In 1855, the family of James P. McPherson and family increased by one, with the birth on 27 January, of Mary Jane McPherson. The family was still living in the small log cabin he built in 1850. James P. McPherson was 38 years of age and would turned 39 late in the year, on 14 November. Mary turned 33 just three days after the birth of baby Mary Jane. The new baby then made a family of eight; the parents, and six children, William, age 12; James, age 10; Jabez, age 8; Anne, age 5; and Elizabeth, age 3, and newborn Mary Jane. 

As you may remember the boys all had their mother's maiden name of Burns as their middle name.  Anne's middle name was Adamson, the last name of her aunt and uncle, Anne and Thomas Adamson.  Elizabeth Spink McPherson was named afte her maternal grandmother, Elizabeth Spink of Arbroath, Scotland.  Elizabeth's first name was also that of her maternal grandmother (Elizabeth Horrok (later changed to "Herrick") Burns.)  Baby Mary Jane carried the name of her mother, as well as her maternal great grandmother, Mary Burn(s) who had lived in Lancashire, England.

The McPherson family arrived in Springdale, Wisconsin, in May,   of 1850.  After being in New York City for  eight years, they were   used to the patriotic 4th of July celebrations of the big city.  That first 4th of July in Springdale, left James P. McPherson disappointed in the Independence Day celebration, or lack thereof, in his new home.  He vowed that they would do better "next year."  However, 4th of July came and went during   1851 and 1852.  By 1853, the Scots emigre attended the celebration in Mt. Vernon, and at Paton's Grove in 1854.  On 4 July 1855, they spent the day at the "Celebration at Miles," their nearest Springdale neighbor.

As usual, summer in Springdale in 1855 was a time of putting up hay, hoeing corn, and cutting oats and wheat.  He also cracked oats, cleaned wheat and stacked hay.  

As James P.'s circumstances had changed and he had other jobs  in addition to working the farm, he hired or bartered for others to help with the work, such as  James Morrison and the Cairncross men who helped him with the farm work, such as cutting and hauling hay, binding wheat.  It appeared that he also might have had Alex Cairncross work in his stead for some of the other neighbors, such as the McGregors (after the death of Mrs. McGregor in late August.  

He also spent several days in July making a ladder.  He had no power drill, electric powered saws, and even his "nails" and hammers were not as we know today.  So on 28 July, it was understandable that his notation, "Finished ladder" had a ring of accomplishment to it.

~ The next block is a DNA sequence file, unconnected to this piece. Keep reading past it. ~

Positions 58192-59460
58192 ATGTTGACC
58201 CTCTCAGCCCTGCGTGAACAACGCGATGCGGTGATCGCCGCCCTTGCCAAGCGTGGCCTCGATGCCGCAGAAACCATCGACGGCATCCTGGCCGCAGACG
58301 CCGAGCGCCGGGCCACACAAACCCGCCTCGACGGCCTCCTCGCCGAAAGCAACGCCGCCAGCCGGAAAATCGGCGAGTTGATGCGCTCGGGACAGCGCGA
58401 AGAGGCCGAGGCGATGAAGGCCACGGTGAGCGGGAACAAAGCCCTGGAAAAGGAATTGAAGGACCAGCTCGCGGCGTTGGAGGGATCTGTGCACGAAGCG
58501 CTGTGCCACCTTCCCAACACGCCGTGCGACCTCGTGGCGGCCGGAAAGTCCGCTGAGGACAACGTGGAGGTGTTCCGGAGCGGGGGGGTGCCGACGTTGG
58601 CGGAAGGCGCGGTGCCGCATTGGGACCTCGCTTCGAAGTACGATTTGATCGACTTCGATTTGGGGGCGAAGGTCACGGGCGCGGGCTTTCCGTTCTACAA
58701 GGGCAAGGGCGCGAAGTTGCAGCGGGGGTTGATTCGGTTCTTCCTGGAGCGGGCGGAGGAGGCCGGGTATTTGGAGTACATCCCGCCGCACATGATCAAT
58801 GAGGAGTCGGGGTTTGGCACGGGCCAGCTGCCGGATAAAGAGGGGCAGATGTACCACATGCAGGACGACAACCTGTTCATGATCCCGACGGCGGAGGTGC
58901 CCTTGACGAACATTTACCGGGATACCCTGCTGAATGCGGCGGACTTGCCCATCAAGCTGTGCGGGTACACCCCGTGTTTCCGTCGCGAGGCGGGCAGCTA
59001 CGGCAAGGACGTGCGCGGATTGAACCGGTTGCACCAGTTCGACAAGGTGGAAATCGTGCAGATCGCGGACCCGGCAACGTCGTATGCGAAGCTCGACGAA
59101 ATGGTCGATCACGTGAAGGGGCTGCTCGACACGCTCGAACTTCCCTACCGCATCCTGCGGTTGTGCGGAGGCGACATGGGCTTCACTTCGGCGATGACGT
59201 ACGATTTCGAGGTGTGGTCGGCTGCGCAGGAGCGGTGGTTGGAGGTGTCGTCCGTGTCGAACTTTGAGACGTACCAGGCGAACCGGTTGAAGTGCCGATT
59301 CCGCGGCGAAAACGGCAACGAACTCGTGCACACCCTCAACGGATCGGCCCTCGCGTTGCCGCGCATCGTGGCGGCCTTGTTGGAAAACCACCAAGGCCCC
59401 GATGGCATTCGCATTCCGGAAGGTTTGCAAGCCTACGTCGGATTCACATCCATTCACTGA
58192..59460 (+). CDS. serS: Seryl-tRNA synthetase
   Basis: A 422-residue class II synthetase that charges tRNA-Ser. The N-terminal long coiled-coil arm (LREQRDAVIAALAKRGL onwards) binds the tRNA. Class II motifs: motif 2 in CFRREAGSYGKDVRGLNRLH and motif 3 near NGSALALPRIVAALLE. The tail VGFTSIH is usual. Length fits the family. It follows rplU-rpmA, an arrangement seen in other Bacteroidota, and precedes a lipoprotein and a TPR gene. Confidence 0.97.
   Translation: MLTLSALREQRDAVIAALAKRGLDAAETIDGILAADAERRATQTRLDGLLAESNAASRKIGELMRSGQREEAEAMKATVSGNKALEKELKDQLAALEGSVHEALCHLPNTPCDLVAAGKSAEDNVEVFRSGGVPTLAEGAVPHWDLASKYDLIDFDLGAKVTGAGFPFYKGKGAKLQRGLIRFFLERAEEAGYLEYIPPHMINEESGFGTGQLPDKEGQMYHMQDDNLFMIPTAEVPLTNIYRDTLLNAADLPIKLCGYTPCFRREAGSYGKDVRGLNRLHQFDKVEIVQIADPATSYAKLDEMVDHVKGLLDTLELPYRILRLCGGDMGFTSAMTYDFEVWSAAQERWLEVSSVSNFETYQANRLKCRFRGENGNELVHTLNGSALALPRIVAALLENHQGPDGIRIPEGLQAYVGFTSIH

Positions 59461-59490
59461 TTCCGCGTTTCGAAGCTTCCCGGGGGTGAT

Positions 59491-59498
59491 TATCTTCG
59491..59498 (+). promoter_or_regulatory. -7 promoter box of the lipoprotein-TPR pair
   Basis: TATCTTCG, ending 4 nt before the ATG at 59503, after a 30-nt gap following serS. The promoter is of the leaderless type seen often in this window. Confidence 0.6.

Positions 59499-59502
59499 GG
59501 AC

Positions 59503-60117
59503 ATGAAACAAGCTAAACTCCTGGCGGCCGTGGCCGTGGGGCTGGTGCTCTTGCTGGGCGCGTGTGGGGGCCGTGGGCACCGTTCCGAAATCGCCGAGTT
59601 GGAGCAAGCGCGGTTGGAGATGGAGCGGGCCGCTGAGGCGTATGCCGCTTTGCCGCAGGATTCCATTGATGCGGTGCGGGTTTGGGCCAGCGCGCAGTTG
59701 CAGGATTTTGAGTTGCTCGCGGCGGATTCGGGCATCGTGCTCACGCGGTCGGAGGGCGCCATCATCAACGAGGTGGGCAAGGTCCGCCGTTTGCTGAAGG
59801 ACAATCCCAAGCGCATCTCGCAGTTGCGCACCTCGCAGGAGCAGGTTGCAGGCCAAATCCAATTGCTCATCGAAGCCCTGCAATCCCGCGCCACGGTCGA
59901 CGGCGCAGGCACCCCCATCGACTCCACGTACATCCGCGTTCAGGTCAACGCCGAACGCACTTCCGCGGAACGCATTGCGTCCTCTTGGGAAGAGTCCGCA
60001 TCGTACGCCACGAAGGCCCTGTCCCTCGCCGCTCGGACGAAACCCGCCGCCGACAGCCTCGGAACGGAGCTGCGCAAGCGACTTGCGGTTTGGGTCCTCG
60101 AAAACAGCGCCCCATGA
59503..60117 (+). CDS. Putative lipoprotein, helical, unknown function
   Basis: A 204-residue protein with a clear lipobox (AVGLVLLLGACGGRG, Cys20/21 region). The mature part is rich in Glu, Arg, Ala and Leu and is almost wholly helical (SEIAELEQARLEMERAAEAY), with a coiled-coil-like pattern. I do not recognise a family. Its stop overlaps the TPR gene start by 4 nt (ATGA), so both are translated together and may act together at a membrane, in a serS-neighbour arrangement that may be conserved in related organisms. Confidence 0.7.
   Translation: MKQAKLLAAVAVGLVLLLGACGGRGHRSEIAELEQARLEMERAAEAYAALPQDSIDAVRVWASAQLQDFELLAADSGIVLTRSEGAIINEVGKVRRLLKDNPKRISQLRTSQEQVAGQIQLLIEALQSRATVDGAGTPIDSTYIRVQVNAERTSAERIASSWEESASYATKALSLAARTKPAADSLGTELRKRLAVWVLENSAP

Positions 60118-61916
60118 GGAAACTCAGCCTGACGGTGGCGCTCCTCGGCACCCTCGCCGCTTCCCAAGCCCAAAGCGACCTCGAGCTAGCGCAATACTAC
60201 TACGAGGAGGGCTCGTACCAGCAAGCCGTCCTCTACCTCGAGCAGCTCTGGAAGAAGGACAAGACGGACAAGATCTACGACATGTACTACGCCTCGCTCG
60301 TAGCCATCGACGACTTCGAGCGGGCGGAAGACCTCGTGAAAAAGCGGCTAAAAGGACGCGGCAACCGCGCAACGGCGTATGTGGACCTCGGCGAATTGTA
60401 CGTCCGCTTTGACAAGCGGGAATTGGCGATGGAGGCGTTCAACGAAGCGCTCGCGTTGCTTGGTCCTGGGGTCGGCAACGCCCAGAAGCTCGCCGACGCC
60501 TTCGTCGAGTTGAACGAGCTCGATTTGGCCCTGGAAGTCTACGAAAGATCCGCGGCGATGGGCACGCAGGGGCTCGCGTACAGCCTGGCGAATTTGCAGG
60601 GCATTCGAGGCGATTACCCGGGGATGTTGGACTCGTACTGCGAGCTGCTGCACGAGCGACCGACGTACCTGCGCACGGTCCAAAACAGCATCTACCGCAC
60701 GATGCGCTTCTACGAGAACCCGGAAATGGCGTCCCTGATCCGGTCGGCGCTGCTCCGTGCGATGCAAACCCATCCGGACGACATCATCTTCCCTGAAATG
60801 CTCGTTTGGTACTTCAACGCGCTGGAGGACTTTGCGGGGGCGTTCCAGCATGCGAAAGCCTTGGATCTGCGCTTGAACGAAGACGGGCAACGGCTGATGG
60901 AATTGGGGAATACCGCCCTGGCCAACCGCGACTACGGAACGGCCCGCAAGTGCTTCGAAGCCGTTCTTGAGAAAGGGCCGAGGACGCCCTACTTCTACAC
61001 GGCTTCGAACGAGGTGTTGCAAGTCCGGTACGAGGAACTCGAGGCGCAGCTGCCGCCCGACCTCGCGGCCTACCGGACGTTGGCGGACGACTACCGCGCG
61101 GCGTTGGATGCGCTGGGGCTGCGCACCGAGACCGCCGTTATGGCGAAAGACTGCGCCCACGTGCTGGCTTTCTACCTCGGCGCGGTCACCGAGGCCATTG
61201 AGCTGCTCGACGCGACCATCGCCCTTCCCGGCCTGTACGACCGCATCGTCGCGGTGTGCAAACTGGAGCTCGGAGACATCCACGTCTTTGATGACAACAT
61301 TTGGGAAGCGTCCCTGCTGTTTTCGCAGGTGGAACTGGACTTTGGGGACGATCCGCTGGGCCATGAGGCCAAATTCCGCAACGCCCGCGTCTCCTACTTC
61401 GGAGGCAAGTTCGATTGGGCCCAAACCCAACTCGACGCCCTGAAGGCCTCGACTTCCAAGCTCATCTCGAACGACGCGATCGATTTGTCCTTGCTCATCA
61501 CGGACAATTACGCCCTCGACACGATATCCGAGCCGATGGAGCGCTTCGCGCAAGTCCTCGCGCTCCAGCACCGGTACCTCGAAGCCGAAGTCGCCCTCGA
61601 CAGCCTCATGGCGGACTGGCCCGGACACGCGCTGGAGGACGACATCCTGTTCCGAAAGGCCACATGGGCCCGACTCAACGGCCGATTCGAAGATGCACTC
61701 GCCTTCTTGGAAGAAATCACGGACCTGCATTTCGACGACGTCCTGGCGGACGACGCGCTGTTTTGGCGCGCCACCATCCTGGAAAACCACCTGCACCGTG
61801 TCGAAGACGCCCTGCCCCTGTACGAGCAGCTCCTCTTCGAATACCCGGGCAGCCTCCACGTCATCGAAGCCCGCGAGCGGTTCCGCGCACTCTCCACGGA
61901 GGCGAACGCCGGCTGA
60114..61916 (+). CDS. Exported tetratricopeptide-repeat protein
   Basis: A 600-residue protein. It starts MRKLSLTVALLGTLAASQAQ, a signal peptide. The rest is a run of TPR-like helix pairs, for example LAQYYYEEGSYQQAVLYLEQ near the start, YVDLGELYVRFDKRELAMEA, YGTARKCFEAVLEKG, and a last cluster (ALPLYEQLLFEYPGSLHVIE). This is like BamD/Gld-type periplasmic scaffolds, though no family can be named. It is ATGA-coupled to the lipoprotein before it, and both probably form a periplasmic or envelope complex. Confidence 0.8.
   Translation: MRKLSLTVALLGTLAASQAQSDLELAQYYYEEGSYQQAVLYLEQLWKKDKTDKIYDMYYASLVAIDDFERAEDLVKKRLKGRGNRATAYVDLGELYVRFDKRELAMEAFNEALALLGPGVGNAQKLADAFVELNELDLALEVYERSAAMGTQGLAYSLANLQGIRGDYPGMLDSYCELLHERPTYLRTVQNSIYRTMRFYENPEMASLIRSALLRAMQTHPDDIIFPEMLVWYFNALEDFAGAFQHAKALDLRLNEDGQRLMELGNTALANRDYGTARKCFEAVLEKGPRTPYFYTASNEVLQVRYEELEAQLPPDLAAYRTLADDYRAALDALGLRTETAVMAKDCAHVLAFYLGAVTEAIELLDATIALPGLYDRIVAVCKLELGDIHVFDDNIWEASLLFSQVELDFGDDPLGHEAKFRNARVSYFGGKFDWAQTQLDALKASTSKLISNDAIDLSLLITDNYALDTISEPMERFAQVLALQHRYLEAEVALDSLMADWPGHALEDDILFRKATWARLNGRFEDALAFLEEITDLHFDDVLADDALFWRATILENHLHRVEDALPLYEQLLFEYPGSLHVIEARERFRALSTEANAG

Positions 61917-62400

James P. was "at Beards for hog" on 13 August, but the hog broke loose the next day and returned to Beards.  James P.  fixed the fence and evidently reclaimed his hog.  He also was busy fixing or building a cellar wall and building a stable.  He did not have a horse in 1855, but the family had a few cows, some sheep and a a few hogs.  Speaking of the sheep, his diary noted on 31 August that "sheep missing."  Two days later, Bryon Beard "brot. home sheep."

On 22 September, McPherson had a stable raising and was assisted by F. Housel, James Morrison, Thomas McGregor, Weise,  Blake, Samuel Lamont, Edi,  Andrew Henderson, and S. Cairncross.  He also reciprocated by attending Lamonts "raising" on 21 September. The last two weeks of September, James P. worked on the cellar, putting up braces for the stable, cutting thatch, and thatching the roof of the house and barn.  On 29 September, he was ready for the heavy rain that occurred.

He did have a problem with his neighbor Thomas Miles.  On  18 August, the diary notation states "Spoke to Miles about driving cattle into my crops and got nothing but impudence in return."  This seemed to be odd, as previously Miles and McPherson seemed to have been quite friendly.      

His tailoring trade had dropped off considerably during these summer months, but he did have time to cut a vest and pants for Mr. Kay.      

As usual, McPherson did not work on Sundays, but spent Sundays  at home or visiting friends and neighbors.  However, on the second Sunday in July, he rode home from Shullsburgh to Mineral Point and then home on Monday, 9 July.

Mary spent all day and night tending to Mrs. Cairncross who became ill on 2 September.  Also a Cairncross family member, S. Cairncross, spent the same night with James P. and family.  Another neighbor, Mrs. McGregor passed away on 21 AugustMcPherson and other neighbors, not only tended the funeral, but also helped the McGregors with the summer farm work.

The McPhersons visited and were visited by Samuel Lamont, John and James Edi, Axium Malone, James P. Beard, Mulhain, J. Maloney, James Morrison, Mr. & Mrs. Craig, J and D. Bartell,  Thomas Urdall, John Hogg, William and Stephen Cairncross, E. Richardson, Andrew Henderson,  McGregor,  Evor Thorson, John Knudson, Furman Housel, and Ben Kay. On the 24 July, James P. was visited by "Mr. T. C. Thomson of Leith, who stopt all night with us." (Thomson appeared to be a visitor from Leith, Scotlant.) Then on 24 August, B. F. Denson visited McPherson and also "stopt" all night."